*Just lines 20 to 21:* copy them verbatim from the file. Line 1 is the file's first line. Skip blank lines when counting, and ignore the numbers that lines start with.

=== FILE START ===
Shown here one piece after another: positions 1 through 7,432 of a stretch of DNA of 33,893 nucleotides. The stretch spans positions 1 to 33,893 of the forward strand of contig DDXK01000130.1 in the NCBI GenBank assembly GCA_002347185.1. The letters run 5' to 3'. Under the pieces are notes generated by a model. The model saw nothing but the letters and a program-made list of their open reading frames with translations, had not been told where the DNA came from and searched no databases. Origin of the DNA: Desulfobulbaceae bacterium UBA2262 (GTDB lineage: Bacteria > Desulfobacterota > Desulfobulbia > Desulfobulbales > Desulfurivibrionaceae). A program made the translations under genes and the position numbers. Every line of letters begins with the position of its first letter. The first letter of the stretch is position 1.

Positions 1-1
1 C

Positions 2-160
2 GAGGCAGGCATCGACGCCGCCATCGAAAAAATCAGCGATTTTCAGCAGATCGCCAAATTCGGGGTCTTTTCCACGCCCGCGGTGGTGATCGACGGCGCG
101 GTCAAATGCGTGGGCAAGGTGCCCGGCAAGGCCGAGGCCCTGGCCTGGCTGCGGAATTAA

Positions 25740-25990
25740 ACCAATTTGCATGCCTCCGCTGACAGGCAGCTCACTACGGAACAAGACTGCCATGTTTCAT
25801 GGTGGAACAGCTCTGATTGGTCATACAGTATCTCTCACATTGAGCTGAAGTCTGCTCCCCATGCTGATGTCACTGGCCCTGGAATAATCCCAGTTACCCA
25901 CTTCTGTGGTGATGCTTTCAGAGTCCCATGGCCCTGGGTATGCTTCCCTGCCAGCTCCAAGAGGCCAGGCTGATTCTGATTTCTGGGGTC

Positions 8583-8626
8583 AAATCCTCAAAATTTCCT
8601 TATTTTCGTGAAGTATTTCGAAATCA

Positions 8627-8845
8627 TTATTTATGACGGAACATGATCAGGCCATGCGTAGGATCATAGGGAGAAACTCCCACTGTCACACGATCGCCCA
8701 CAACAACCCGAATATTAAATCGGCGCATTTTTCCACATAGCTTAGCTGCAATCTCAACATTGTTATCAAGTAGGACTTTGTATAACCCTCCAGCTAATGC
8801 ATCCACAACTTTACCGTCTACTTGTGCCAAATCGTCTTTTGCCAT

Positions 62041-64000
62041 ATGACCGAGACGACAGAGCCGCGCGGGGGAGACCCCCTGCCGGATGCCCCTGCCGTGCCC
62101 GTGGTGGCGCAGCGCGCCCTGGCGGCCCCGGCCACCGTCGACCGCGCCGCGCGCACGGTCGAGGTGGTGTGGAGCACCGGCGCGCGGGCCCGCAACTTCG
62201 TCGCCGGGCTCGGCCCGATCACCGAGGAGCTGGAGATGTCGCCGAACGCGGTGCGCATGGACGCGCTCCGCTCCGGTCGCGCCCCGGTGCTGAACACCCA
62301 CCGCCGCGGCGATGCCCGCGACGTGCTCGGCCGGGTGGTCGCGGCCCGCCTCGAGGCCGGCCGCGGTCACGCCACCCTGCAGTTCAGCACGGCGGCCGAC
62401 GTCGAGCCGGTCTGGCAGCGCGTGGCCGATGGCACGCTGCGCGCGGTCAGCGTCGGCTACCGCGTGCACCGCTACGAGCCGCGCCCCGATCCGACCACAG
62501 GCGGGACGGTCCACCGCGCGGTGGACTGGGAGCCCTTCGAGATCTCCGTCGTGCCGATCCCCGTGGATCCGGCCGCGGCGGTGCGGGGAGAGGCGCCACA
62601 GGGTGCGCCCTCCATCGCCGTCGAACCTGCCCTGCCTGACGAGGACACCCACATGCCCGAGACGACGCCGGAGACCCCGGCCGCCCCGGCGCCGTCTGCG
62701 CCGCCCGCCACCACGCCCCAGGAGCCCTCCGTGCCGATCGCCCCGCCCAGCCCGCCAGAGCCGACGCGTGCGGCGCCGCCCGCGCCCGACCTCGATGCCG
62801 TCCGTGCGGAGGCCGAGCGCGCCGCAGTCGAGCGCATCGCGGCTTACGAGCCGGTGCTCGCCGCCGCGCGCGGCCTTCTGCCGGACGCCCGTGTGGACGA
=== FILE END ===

62101 GTGGTGGCGCAGCGCGCCCTGGCGGCCCCGGCCACCGTCGACCGCGCCGCGCGCACGGTCGAGGTGGTGTGGAGCACCGGCGCGCGGGCCCGCAACTTCG
62201 TCGCCGGGCTCGGCCCGATCACCGAGGAGCTGGAGATGTCGCCGAACGCGGTGCGCATGGACGCGCTCCGCTCCGGTCGCGCCCCGGTGCTGAACACCCA